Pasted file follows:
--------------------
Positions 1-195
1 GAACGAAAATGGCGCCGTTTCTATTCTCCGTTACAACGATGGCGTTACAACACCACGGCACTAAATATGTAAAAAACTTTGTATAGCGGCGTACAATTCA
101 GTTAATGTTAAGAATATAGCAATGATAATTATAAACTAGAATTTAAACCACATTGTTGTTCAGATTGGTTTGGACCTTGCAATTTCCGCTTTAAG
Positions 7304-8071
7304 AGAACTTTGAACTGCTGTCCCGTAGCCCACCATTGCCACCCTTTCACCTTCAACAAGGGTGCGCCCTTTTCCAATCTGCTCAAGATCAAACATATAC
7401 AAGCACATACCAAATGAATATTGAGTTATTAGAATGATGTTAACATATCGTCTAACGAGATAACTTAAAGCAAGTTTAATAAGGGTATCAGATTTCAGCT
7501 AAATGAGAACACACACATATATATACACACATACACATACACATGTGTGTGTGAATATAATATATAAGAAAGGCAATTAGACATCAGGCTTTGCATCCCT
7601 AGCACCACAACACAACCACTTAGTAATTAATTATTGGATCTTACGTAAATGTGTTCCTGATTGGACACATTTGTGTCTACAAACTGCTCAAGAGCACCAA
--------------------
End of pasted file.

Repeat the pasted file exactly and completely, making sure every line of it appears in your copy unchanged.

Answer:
Positions 1-195
1 GAACGAAAATGGCGCCGTTTCTATTCTCCGTTACAACGATGGCGTTACAACACCACGGCACTAAATATGTAAAAAACTTTGTATAGCGGCGTACAATTCA
101 GTTAATGTTAAGAATATAGCAATGATAATTATAAACTAGAATTTAAACCACATTGTTGTTCAGATTGGTTTGGACCTTGCAATTTCCGCTTTAAG
Positions 7304-8071
7304 AGAACTTTGAACTGCTGTCCCGTAGCCCACCATTGCCACCCTTTCACCTTCAACAAGGGTGCGCCCTTTTCCAATCTGCTCAAGATCAAACATATAC
7401 AAGCACATACCAAATGAATATTGAGTTATTAGAATGATGTTAACATATCGTCTAACGAGATAACTTAAAGCAAGTTTAATAAGGGTATCAGATTTCAGCT
7501 AAATGAGAACACACACATATATATACACACATACACATACACATGTGTGTGTGAATATAATATATAAGAAAGGCAATTAGACATCAGGCTTTGCATCCCT
7601 AGCACCACAACACAACCACTTAGTAATTAATTATTGGATCTTACGTAAATGTGTTCCTGATTGGACACATTTGTGTCTACAAACTGCTCAAGAGCACCAA